Sit Down with Lori Nelsen: The Origins of Oak Hill Cafe and Farm

It is an important part of development as women to look around to women who can serve as role models and inspirations. Women like Ms. Lori Nelsen, former Furman chemistry professor and head of environmental science labs, can teach current Furman women lessons about dedication and following your dreams. After learning about Ms. Neslen, I decided to sit down with her to learn more about what it takes to be a successful woman. 

Ms. Nelsen graduated from Wheaton College in Chicago, Illinois with a degree in chemistry. Then she went on to earn her Master’s in Public Healthin Environmental Health Sciences/Toxicology from the University of California, Berkeley. After this she proceeded to work in a variety of different laboratories doing everything from breast cancer research, to toxicology, to analyzing street drugs. From here, she went on to work at our very own Furman University as a chemistry professor for over 6 years. She then transitioned to a Laboratory Management position in the Earth and Environmental Sciences Department for the next 12 years. 

After all her years at Furman, a time came when her job was no longer secure, and it became necessary to start considering alternate job opportunities. She has always been interested in food; she told me that her favorite class in graduate school was food toxicology. Her interest in food made her consider a sustainable restaurant as a new career path. 

When some possible venues fell through, Ms. Nelsen persevered and decided looking for land where she could start her own farm to table restaurant. She found an old house on 2.5 acres of land that she called an “oasis” off of Poinsett Highway.

Her goals with this property were to promote the slow foods movement by providing a hyper local and sustainable food experience. She partnered with Chef David Porras who she felt had a similar vision for this endeavor. So, in 2017, she brought him on as her business partner and co-owner. (Seen bellow: Chef David Porras and chemist Lori Nelsen, pictured at Oak Hill Farm.)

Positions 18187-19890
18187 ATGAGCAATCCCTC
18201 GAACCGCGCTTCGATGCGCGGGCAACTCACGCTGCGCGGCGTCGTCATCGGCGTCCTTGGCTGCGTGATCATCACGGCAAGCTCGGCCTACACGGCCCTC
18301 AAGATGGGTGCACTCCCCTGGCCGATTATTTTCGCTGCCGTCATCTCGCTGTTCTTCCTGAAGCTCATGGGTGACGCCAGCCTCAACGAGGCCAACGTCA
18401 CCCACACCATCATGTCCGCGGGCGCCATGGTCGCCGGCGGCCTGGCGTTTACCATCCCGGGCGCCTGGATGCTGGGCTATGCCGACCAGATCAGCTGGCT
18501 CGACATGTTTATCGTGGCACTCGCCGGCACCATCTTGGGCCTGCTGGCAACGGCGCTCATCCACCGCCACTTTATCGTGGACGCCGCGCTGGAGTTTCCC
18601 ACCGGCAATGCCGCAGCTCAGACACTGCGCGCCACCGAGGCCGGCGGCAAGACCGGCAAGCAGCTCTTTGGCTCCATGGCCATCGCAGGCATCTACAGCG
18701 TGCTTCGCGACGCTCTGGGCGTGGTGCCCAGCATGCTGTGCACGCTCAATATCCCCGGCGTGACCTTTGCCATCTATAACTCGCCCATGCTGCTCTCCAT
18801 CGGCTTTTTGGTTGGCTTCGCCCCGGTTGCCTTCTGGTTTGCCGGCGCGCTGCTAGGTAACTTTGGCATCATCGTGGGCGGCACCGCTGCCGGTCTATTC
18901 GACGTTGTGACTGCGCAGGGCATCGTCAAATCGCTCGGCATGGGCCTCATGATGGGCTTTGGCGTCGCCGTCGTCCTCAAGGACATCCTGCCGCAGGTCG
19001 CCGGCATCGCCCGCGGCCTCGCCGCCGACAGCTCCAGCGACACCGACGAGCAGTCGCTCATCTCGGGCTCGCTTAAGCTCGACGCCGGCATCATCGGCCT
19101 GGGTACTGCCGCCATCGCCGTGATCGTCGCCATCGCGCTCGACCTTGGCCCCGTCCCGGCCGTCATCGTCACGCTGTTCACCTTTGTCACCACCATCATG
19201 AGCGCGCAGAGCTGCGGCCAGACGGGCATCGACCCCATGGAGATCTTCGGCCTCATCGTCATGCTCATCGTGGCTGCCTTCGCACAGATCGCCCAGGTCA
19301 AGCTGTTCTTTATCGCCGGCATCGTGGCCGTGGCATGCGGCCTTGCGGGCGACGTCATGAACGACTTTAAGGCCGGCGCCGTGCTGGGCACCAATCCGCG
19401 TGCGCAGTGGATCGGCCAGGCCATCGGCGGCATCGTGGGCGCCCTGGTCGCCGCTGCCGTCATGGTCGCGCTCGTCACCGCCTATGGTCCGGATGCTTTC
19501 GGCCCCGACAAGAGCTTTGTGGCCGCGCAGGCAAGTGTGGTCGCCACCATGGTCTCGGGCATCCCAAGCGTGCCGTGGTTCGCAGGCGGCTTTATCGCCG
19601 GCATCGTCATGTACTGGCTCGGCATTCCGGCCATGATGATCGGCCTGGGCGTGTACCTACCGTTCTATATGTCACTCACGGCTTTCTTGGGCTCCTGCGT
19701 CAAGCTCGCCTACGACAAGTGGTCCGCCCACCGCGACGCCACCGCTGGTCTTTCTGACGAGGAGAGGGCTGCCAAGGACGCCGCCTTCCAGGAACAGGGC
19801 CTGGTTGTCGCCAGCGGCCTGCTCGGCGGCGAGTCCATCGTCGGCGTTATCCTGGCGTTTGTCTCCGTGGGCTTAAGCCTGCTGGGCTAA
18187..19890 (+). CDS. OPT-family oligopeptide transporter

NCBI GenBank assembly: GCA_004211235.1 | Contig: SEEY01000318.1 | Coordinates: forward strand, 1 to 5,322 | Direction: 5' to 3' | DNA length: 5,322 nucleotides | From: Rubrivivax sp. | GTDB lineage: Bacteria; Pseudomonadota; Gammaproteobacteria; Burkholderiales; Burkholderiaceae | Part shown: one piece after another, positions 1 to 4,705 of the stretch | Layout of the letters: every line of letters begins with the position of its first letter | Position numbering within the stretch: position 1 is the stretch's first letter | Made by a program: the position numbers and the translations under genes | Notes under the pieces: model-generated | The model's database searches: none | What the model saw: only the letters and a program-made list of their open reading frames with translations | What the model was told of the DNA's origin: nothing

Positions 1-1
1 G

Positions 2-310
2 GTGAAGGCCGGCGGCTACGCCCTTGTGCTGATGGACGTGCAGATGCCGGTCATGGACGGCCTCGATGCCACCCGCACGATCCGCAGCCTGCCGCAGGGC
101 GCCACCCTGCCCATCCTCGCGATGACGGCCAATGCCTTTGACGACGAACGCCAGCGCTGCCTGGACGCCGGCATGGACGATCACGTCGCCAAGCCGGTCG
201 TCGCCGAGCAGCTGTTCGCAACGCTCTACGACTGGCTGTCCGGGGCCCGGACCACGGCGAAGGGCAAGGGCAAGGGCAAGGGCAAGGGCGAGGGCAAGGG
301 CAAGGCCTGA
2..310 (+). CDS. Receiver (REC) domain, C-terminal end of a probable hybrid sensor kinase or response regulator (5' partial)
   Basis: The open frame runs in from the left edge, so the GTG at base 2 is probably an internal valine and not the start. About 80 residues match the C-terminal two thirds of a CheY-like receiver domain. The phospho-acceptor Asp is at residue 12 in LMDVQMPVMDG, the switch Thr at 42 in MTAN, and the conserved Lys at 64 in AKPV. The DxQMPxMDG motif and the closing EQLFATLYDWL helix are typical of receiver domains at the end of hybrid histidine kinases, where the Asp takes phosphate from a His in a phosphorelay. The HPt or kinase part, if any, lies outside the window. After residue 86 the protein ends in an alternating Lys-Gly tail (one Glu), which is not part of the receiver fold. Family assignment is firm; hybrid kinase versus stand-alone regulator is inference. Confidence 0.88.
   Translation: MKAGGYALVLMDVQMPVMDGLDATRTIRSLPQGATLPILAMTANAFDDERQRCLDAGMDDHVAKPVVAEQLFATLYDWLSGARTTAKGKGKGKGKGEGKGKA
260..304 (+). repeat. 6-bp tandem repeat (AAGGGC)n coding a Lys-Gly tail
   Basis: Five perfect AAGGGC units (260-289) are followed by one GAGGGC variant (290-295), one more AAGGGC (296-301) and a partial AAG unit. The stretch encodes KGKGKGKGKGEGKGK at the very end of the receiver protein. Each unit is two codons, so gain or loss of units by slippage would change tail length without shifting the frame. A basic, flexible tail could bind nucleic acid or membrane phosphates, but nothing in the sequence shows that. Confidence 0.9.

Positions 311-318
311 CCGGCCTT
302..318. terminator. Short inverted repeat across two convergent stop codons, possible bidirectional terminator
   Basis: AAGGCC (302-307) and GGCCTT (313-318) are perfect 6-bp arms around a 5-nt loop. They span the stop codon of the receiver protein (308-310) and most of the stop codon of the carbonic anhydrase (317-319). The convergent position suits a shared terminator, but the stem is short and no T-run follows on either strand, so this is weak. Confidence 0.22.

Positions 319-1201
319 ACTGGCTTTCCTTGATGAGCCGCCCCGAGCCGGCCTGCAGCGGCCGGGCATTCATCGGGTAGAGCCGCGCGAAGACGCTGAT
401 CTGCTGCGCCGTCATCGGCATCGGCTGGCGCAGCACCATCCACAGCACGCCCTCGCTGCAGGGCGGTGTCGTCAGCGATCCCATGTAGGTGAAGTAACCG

(Photo Courtesy of Oak Hill Cafe and Farm)

Entrepreneurship is difficult, especially in the food industry. When asked about her challenges so far, the list that Ms. Nelsen gave was extensive. There have been issues with finances, construction, and developing relationships with farmers to name a few. None of this has deterred Ms. Nelsen and her team who continue to work hard to meet their early May opening. 

Their farm to table restaurant is called Oak Hill Cafe and Farm. It is co-owned and operated by Ms. Lori Nelsen and Chef David Porras. Their goal to have a successful farm to table operation where they have a zero-waste kitchen. This means using all parts of their sustainably raised vegetables and animals that are served in the restaurant. In the words of Ms. Nelsen, “We try to make it so that the animals only have one bad day”. They want Oak Hill to be a place of education on how to live within the Earth’s boundaries and to thrive there. 

Ms. Nelsen’s final comments to me were about what it takes to follow your dreams. “If you have a dream follow your dream and no matter how many challenges you just have to persevere”. She talked about all of the road blocks that she encountered along the way, but that they have made her stronger. Fail or succeed, all you can ask from a dream is to teach you and make you stronger. Ms. Nelsen is a great example of this, she is learning and growing as she pursues her dream. 

Ms. Nelsen and her team are hoping to have Oak Hill Cafe and Farm open by the beginning of May! They will be open for breakfast and lunch throughout the week, and dinner on Thursday, Friday, and Saturday. They will also have a coffee bar and aspire to have the best coffee in the area! 

I encourage everyone to go and give Oak Hill a try to see what the slow foods movement is all about and to support an inspiring Furman girl boss who is following her dreams! 

Visit their website www.oakhillcafe.comto learn more!